For four seasons, Kindle Vildor was an electric playmaker for the Georgia Southern defensive secondary. He racked up nine interceptions, broke up 25 passes and was in on 94 tackles as an Eagle before putting on a show at both the Senior Bowl and the NFL Combine.
This past weekend, all that was left to do was to wait and watch the NFL draft as a lifetime’s worth of work was about to be rewarded.
“I wasn’t too nervous,” Vildor said. “I was sure that I was going to hear my name at some point and I was going to be grateful for whoever picked me, so I was just kind of soaking it all in.”
On Saturday afternoon, with their fifth round pick, the Chicago Bears selected Vildor.
“It was hugs all around for everyone,” Vildor said. “It was just something so special to get that call and to be able to tell everyone in the room that I’m going to the NFL.
“I had an idea that it might be (Chicago). I talked to them at the combine and and we had a meeting the day before my pro day. We looked at some film and talked about their defense and how I could fit in with them. Now I’m excited to get to work with them.”
In the sixth round, Georgia Southern doubled up on its draft class as the Buffalo Bills selected kicker Tyler Bass.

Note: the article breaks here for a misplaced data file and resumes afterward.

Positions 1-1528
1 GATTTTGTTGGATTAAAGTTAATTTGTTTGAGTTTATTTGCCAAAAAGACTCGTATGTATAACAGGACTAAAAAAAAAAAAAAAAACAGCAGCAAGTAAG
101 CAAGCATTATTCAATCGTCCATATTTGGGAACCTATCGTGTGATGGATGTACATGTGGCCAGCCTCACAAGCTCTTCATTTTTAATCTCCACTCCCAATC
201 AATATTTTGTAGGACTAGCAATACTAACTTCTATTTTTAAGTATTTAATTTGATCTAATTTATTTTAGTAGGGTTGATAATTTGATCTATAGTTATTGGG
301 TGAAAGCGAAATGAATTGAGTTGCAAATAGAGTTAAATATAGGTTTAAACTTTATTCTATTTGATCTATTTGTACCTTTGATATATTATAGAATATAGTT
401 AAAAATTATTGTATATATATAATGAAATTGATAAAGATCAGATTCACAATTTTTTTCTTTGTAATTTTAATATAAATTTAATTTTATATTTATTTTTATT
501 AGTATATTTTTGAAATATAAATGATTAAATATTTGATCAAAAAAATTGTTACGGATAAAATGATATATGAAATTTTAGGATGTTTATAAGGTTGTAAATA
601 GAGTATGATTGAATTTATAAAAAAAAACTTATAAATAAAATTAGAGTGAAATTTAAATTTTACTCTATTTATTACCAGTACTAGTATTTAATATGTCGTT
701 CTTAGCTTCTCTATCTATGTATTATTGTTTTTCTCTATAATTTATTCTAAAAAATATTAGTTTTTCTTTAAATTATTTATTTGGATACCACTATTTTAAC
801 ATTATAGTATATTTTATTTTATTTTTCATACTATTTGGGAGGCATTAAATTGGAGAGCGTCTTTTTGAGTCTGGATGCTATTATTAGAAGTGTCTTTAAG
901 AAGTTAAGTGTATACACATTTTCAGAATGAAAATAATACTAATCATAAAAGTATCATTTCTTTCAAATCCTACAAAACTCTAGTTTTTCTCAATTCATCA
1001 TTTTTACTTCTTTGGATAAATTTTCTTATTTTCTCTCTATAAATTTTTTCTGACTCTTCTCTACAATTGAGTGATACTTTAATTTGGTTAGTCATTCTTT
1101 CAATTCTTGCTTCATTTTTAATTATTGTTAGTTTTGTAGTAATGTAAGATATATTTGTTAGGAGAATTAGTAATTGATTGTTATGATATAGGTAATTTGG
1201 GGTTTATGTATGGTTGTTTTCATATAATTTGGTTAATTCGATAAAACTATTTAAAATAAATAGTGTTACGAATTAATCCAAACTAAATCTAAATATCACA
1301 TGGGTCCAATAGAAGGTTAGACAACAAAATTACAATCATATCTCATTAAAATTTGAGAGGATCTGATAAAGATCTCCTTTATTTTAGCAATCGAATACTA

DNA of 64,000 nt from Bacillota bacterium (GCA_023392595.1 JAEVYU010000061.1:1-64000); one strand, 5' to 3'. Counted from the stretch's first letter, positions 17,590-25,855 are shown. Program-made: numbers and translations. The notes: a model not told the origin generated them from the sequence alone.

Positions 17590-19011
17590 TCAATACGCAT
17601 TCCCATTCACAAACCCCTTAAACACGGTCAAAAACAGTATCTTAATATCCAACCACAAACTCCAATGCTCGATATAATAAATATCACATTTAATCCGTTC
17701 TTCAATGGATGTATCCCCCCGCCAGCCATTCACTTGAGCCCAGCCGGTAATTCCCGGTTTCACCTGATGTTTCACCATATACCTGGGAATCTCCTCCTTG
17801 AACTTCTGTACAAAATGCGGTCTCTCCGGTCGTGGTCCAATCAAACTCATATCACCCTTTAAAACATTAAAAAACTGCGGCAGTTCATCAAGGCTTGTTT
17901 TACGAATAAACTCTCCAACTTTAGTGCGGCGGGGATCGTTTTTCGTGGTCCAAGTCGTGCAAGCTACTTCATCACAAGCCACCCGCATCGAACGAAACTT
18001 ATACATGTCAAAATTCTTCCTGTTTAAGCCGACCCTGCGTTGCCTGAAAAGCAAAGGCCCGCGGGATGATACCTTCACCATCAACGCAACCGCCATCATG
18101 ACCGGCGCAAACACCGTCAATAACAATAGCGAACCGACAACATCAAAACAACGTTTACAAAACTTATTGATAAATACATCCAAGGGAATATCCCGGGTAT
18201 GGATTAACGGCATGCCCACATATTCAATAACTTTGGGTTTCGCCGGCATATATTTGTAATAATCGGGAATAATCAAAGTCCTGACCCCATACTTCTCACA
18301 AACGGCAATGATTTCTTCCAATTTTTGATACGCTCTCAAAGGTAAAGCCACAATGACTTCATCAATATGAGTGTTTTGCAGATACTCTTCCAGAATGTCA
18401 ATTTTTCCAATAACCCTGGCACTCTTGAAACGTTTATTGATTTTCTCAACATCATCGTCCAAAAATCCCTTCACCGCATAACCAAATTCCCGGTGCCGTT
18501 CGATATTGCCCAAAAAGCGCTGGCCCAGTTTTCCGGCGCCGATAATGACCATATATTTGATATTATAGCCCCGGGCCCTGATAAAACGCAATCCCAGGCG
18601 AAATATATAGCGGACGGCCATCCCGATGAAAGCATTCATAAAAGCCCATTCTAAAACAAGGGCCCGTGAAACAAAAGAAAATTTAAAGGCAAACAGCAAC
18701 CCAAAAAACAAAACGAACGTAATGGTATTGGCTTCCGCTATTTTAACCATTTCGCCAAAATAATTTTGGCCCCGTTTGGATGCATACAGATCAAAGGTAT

In what has become a prime example of where belief and determination can carry a player, Bass has reached to professional ranks after first stepping onto the field as a walk-on at Georgia Southern.
Bass put in his dues early in his Eagle career and was pegged as the man to take the place of current Atlanta Falcons kicker Younghoe Koo after his GS career closed. Bass took over primary placekicking duties for the Eagles during his redshirt sophomore season and made the squad’s special teams unit one of the best in the country.
Bass’ 2018 season (19-21 FG, 45-45 XP) earned him All-American honors and he was named to the All-Sun Belt Conference team in each of his three seasons as a starter.
“I’m super blessed and fortunate to be picked by the Buffalo Bills,” Bass said on Saturday in a conversation with WJCL in Savannah. “It’s such a surreal moment that I’ve always dreamed of.”
Both Bass and Vildor had been training away from campus prior to the coronavirus pandemic shutting down most NFL scouting. They returned to Statesboro to participate in Georgia Southern’s Pro Day on March 13 and even as they weren’t with their former teammates for most of the last few months, their former team and school were on their minds as both often took to social media to thank fans and accept well-wishes from those rooting them on towards professional careers.
“I want to say thank you to the coaches, special teams players and fans who made my five years (at Georgia Southern) the best,” Bass said. “I look forward to what the future holds and I’ll always be rooting for the Eagles. Hail Southern. Go Bills.”
With many NFL facilities still closed and no set schedule for the run-up to the 2020 season, both Bass and Vildor now find themselves in a bit of a holding pattern. Both will begin attending online team meetings and will continue working out individually until they have a time and place to report for their new jobs.